There are two exhibitions inside the museum with related themes. One is about nineteenth century painter Anton Mauve, who became well known by painting sheep and other subjects around Laren. The other exhibition is about art owned by the local authorities in Laren, and Eemnes and Blaricum villages close to it. There is a link to a third exhibition as well. That exhibition is in Teyler’s museum in Haarlem. Its subject is Mauve, before he first came to Laren in 1882. The Singer museum Mauve exhibition is especially about 1882 to 1888, when the painter died while living in Laren, fifty years old.
Mauve is an interesting artist in various ways. Not just because of his works. Also because he gave his relative Vincent van Gogh his first lessons in painting. And because the links of his art to society, in the Netherlands; and also in other countries like the USA.
That the Singer museum is here today should be seen in a context of economical and social changes in the Netherlands in the late nineteenth and early twentieth centuries. More specifically it is here, because its founder William Singer (1868-1943), being an admirer of Mauve, wanted to live where Mauve had worked.
This video says about itself:
Final version (mainly by Linda van der Plas) of a docufictionary about the Dutch artists’ colony Laren. Made as part of a programme for primary schools.
The village of Laren is in a sandy hilly region, going from the southeast of Noord-Holland province to the southeast of Utrecht province. These hills arose during the Ice Age.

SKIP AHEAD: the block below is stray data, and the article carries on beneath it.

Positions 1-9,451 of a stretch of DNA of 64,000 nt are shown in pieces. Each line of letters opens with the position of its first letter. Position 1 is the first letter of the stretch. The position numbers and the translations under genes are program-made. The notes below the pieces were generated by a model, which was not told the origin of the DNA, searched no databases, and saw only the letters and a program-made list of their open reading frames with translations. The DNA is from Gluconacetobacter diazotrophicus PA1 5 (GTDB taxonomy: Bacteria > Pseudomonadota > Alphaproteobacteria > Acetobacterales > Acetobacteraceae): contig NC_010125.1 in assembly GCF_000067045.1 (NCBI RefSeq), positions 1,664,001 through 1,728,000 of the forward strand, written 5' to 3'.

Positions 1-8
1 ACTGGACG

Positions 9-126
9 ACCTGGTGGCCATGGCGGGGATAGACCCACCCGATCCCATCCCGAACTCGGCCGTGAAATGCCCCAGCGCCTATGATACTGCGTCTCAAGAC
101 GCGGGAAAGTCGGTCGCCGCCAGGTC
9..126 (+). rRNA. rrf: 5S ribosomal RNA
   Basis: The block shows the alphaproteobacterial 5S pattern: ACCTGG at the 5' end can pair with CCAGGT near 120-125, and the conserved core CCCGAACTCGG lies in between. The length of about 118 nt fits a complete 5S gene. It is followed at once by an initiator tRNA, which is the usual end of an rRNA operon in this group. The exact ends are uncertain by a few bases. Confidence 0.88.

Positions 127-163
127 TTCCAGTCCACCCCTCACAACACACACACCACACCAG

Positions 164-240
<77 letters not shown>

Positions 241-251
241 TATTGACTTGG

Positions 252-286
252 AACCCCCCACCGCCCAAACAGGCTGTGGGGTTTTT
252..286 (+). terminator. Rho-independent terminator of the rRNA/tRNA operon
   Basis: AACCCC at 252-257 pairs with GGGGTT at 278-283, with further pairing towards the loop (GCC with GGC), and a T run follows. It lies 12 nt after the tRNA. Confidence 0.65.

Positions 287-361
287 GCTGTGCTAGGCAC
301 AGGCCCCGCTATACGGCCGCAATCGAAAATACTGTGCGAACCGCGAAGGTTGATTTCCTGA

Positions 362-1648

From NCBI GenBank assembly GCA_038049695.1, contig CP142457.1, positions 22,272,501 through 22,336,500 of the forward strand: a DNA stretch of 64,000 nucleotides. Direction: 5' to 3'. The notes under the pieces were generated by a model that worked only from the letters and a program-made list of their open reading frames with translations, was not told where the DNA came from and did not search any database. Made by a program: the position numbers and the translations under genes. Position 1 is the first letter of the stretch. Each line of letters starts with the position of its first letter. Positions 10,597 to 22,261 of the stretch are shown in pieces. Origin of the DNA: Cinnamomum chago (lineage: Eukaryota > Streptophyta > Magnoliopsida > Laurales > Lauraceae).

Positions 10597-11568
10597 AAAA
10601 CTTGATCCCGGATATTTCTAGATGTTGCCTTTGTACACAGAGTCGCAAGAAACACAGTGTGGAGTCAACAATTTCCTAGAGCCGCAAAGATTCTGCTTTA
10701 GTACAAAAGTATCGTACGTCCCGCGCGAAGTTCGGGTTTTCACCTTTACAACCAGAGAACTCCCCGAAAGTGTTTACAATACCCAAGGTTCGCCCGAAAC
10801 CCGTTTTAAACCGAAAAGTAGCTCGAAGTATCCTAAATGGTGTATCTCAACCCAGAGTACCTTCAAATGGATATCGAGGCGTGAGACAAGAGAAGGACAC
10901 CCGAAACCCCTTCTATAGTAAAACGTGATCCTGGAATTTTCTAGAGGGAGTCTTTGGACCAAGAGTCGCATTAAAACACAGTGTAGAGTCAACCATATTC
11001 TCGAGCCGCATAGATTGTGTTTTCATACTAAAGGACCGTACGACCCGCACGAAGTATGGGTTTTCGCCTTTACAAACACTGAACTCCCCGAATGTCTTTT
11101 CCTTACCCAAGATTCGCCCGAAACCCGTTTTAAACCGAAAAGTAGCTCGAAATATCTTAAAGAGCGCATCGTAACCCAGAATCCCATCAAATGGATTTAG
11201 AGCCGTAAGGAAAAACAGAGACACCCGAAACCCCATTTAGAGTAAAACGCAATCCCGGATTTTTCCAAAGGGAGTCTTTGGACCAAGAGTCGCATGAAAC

Traditionally, farmers’ and others’ incomes on this sandy soil were lower than in clay and/or peat regions surrounding the hills.
In the late nineteenth century, something changed. There was an influx in the hilly regions of het Gooi and Utrechtse heuvelrug of rich people; and, in some villages like Laren, also of artists. Ever since 1882, Laren had an advantage over other villages in that the tramway from Amsterdam stopped there.
Until then, rich people usually lived in the centres of cities like Amsterdam. And, if they lived in the countryside, along the Vecht river in the marshy region west of the hills.
During the nineteenth century, appreciation arose for the scenery of the sandy regions, partly stimulated by artists’ works. The sheep farming of a village like Laren so far had been a sign that farmers could not afford the cows of their richer colleagues. Now that painters saw those sheep as picturesque, rich people might want to build mansions near the scenery depicted by the artists. Some rich new immigrants to villages like Laren might buy works of art by other new immigrants, artists. In Eemnes, traditionally a richer, “cow”, not sheep village, not hilly, not sandy, this hardly happened. Today, Eemnes local authorities possess fewer works of art than their Blaricum and Laren colleagues.
The influx brought a rise in average income for villages here. However, an average not necessarily reflecting itself in better situations for local poor farmers and farm workers. Some individuals might make some money by occasionally posing as painters’ models.
William Singer to a certain extent might be included in both categories of immigrants. He was the son of a rich steel plant owner in Pittsburgh in the USA. However, he preferred art to steel. With his wife Anna, he went to Europe. In 1901, they settled in Laren. In 1911, there they had built the mansion De Wilde Zwanen, the core of the museum (and concert hall) buildings of today.